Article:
An Epistemic Problem for Intentional Semantics

By Travis McIntyre Abstract: This paper concerns the concept of reference within the field of semantics. W. V. Quine argues in his Word and Object that the relation between words and the objects they refer to is metaphysically indeterminate; there are no facts in the world which can determine what objects words refer to. This paper refutes this thesis by expanding the available facts for establishing reference from behavioral facts (stimulus meaning) to include mental facts which include peoples‟ intentions (intentional semantics). I go on to point out how this new set of facts does not entirely escape Quine‟s indeterminacy … Continue reading An Epistemic Problem for Intentional Semantics

Nietzsche and Kierkegaard on the Ethical

By Raj N. Patel .. Nietzsche and Kierkegaard are two great thinkers of the 19th century who had numerous points of philosophical intersection. Both had a distaste and suspicion for religious authority and instead emphasized individualism and subjectivity. However, one main area of disagreement between them the conception of the “ethical”: Nietzsche had a great distaste toward a conventional universal moral code of behavior, whereas it is precisely this universal ethic that characterizes Kierkegaard’s “ethical stage of life” which constitutes an important presupposition for his notion of the “religious stage of life”. In this paper, I will explore Kierkegaard and … Continue reading Nietzsche and Kierkegaard on the Ethical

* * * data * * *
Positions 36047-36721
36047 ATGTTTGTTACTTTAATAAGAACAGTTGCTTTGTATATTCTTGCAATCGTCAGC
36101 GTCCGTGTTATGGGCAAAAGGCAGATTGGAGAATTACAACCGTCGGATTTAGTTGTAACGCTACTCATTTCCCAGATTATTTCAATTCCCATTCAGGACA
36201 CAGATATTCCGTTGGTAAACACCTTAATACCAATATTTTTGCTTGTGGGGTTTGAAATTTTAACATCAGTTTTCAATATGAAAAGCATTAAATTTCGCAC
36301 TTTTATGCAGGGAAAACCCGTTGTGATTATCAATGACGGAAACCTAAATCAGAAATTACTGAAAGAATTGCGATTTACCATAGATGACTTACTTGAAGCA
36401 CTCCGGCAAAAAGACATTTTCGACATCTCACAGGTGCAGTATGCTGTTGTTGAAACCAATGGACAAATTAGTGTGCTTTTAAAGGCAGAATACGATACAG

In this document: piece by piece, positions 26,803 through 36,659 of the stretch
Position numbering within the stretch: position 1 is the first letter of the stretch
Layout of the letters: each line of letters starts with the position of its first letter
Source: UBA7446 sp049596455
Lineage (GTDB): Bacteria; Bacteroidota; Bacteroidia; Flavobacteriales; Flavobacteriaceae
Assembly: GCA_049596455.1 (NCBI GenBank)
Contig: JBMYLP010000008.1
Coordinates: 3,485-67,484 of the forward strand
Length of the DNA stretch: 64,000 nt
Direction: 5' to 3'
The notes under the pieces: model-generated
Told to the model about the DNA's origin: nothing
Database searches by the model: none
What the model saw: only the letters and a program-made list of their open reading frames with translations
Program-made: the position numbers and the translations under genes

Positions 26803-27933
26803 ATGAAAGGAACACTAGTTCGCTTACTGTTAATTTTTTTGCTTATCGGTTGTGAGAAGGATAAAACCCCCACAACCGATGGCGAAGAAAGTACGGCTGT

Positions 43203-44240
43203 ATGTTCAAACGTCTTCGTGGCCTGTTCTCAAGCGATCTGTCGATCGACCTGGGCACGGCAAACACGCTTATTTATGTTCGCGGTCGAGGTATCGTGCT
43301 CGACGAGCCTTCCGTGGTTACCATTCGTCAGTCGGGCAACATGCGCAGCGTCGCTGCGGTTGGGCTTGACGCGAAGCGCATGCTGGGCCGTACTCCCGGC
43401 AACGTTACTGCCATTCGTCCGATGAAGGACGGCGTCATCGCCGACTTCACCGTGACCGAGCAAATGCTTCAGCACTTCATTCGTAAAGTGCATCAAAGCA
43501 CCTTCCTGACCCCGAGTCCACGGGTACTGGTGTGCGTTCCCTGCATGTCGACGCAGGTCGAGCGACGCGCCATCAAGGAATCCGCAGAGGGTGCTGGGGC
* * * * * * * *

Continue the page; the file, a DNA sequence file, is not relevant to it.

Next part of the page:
The Possibilities of Imagination in Hannah Arendt’s Thought

By Gary Wang In Hannah Arendt’s earlier work, The Origins of Totalitarianism, imagination is caught by totalitarian ideology leading to a denial of experience and a complicity in evil.[1] In her later work, Eichmann in Jerusalem, she explicitly condemns Eichmann’s “lack of imagination” as evidence of his inability to think and as paradigmatic of her diagnosis of totalitarian evil as banal[2]. In her Lectures on Kant’s Political Philosophy, Arendt’s discussion centers on how imagination is central to the faculty of judgment to possibly resist evil.[3] The relationship between Arendt’s conceptions of imagination hinges upon the existence of a space of … Continue reading The Possibilities of Imagination in Hannah Arendt’s Thought

A Defense of the Extended Mind Thesis

In their article “The Extended Mind” (1998), Andy Clark and David Chalmers introduce a theory of extended cognition. In this paper I explain what extended cognition theories maintain by examining one such theory in particular- namely the Extended Mind thesis (EM), which Clark and Chalmers put forth. Following this, I consider two popular objections raised against EM- one based on concerns about what exactly constitutes a “part” of a cognitive system, and the other based on the intuition that the biological body is what marks the natural boundary between humans and their environments- and provide a defense of EM from each of these objections. Continue reading A Defense of the Extended Mind Thesis

Incommensurability and Scientific Progress

by ETHAN JERZAK Abstract. I aim to resolve a difficulty that has plagued post-Kuhnian philosophy of science. This difficulty stems from a simultaneous commitment to two theses: (1) that successive paradigms are incommensurable to such an extent that they define different puzzles and therefore different worlds, and (2) that each paradigm ‘improves’ on the one it replaces in a non-trivial way. I work through Davidson’s objection to the idea of a conceptual scheme (of which a scientific paradigm is a special case), as well as Kuhn’s response, to get in view a notion of ‘incommensurability’ that admits substantive conceptual differences … Continue reading Incommensurability and Scientific Progress